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Does mycobacterial infection predispose to pneumothorax in HIV-infected patients?


Int Conf AIDS. 1996 Jul 7-12;11(2):24 (abstract no. We.B.300). Unique

Objective: to identify risk factors for, clinical and radiological findings of, treatment and outcome of pneumothorax PTX) associated with HIV infection. Design: a retrospective logistic regression analysis, conducted between Jan 1987 and Dec 1994, considering 2,954 hospital admissions relative to 2,094 HIV-infected patients. Results: in the study period, 30 episodes of PTX were identified in 26 patients. The rate of PTX was 8.2 in patients with AIDS and Pneumocystis carinii pneumonia (PCP), and 5% in those with AIDS and mycobacterial pulmonary infections. Sixty-one percent of the patients with PTX suffered from current or previous PCP and 46% from mycobacterial pulmonary infections. Three patients had been under aerosolized pentamidine as prophylaxis for PCP. Univariate analysis identified five risk factors significantly associated with PTX: 1) current PCP; 2) previous PCP; 3) mycobacterial pulmonary infections; 4) low number (less than 100 x mm3) of circulating TCD4+ cells; 5) presence of radiological alterations of the lung i.e. cysts, pneumatoceles or bullae. As regards to mycobacterial infections, pulmonary tuberculosis is, in our patients, a predisposing factor for PTX while NT-Mycobacteria pulmonary infections are not statistically associated with PTX. On multivariate analysis, the only factor significantly correlated to PTX is current PCP. Varying previous reports, PCP prophylaxis with aerosolized pentamidine is not a risk factor for PTX. Conclusions: this study confirms the relevant importance of PCP for PTX development in HIV-infected patients and it also suggests a possible etiologic role of pulmonary tuberculosis.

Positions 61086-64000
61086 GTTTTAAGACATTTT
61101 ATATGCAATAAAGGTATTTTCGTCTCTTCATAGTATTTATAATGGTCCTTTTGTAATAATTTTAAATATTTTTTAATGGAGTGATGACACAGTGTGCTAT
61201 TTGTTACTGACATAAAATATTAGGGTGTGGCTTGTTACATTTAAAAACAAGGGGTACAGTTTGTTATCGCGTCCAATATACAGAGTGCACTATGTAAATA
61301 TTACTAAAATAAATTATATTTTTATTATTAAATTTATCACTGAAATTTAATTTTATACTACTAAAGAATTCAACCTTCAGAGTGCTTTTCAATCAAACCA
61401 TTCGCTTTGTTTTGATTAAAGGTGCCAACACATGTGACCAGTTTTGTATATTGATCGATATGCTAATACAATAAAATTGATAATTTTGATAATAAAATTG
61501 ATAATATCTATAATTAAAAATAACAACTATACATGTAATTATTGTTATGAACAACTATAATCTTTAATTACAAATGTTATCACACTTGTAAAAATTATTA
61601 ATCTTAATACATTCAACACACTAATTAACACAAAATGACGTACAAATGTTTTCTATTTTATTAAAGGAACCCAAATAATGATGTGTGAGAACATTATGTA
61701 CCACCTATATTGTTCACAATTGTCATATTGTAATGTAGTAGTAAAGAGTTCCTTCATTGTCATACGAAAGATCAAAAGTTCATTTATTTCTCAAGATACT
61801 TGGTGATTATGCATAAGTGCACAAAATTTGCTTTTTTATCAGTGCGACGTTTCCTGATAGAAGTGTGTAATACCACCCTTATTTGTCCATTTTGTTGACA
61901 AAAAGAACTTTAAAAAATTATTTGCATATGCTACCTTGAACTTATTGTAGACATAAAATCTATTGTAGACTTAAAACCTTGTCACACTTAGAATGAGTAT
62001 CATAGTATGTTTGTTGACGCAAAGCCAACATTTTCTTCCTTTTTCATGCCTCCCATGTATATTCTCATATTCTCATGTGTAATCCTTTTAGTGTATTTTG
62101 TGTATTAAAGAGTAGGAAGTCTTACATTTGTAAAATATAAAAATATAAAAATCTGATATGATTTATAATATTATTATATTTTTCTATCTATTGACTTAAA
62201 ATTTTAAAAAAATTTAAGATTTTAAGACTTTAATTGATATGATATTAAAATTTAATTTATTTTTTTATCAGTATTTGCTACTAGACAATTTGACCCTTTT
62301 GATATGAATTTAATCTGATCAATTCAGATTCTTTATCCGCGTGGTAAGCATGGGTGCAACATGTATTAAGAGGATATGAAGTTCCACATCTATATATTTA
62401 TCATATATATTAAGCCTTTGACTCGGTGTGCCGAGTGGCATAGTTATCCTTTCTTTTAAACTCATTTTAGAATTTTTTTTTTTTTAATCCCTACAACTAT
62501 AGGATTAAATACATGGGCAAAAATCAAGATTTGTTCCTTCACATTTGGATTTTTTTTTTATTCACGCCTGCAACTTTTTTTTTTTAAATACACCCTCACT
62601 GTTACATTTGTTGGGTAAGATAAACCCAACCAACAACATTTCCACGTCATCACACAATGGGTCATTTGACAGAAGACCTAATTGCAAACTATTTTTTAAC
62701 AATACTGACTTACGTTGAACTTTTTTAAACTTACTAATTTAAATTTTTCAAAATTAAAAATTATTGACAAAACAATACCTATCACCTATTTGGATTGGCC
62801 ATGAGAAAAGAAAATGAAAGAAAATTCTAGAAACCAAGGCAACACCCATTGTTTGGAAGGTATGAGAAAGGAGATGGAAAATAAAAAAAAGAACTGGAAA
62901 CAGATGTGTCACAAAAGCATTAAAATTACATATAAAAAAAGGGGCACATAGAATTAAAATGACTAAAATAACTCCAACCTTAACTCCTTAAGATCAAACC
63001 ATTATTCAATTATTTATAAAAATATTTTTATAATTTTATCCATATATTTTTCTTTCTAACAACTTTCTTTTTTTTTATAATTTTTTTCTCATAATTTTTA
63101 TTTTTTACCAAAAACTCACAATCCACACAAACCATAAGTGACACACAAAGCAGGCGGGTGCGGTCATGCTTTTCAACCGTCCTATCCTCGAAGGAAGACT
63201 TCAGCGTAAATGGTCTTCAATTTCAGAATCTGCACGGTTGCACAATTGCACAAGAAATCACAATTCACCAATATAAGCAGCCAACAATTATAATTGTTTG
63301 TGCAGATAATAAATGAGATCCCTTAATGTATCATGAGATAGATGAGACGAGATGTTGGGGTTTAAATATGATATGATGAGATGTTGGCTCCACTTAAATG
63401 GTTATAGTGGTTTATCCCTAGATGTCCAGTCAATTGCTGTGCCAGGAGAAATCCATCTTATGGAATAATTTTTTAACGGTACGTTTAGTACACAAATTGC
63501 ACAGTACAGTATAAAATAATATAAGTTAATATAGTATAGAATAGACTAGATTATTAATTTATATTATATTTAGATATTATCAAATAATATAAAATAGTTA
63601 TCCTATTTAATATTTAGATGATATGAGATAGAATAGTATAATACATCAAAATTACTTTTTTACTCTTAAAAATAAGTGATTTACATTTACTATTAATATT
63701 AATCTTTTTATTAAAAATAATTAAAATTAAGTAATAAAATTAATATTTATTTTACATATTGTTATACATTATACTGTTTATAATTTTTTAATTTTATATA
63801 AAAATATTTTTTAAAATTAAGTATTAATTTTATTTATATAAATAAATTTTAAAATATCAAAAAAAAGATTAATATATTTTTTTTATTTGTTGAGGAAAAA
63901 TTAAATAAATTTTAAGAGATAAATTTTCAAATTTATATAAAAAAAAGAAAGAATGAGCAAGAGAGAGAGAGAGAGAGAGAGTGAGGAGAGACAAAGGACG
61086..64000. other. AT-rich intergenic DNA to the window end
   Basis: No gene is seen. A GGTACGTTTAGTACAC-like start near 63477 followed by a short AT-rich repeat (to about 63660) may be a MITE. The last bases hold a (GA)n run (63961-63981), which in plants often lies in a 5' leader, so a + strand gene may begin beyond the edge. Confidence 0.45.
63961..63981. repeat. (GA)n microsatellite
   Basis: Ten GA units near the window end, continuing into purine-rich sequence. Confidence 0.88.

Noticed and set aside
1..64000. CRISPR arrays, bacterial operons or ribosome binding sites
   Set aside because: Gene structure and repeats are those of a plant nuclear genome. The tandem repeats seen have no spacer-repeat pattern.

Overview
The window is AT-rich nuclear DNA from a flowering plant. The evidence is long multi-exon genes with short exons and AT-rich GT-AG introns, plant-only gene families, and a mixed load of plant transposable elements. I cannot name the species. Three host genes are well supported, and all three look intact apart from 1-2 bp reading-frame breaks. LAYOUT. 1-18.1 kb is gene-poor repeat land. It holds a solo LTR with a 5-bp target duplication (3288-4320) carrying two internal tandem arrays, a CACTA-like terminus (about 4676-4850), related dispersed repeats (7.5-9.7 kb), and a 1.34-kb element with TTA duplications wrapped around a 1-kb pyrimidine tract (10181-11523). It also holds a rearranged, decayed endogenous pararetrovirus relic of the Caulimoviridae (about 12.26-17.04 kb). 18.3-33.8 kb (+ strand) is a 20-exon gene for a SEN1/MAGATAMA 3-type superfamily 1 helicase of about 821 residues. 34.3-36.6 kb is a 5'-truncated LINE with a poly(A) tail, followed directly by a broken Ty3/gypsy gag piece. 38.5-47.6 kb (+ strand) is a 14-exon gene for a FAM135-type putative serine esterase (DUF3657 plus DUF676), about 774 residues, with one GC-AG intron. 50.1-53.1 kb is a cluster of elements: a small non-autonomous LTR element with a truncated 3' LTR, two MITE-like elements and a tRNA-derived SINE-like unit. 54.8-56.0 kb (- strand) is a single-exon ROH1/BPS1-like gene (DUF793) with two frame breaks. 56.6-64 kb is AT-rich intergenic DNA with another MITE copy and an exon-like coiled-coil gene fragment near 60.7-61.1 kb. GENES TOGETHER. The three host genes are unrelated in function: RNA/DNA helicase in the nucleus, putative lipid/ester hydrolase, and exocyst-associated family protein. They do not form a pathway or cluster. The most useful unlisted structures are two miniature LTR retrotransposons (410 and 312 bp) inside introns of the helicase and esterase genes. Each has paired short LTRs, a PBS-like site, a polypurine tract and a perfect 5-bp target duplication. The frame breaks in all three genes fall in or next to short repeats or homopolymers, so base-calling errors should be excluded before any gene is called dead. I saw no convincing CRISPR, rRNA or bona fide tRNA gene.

*Acquired Immunodeficiency Syndrome/COMPLICATIONS *HIV Infections/COMPLICATIONS *Mycobacterium Infections/COMPLICATIONS *Pneumonia, Pneumocystis carinii/COMPLICATIONS *Pneumothorax/ETIOLOGY *Tuberculosis, Pulmonary/ETIOLOGY


Information in this article was accurate in January 30, 1997. The state of the art may have changed since the publication date. This material is designed to support, not replace, the relationship that exists between you and your doctor. Always discuss treatment options with a doctor who specializes in treating HIV.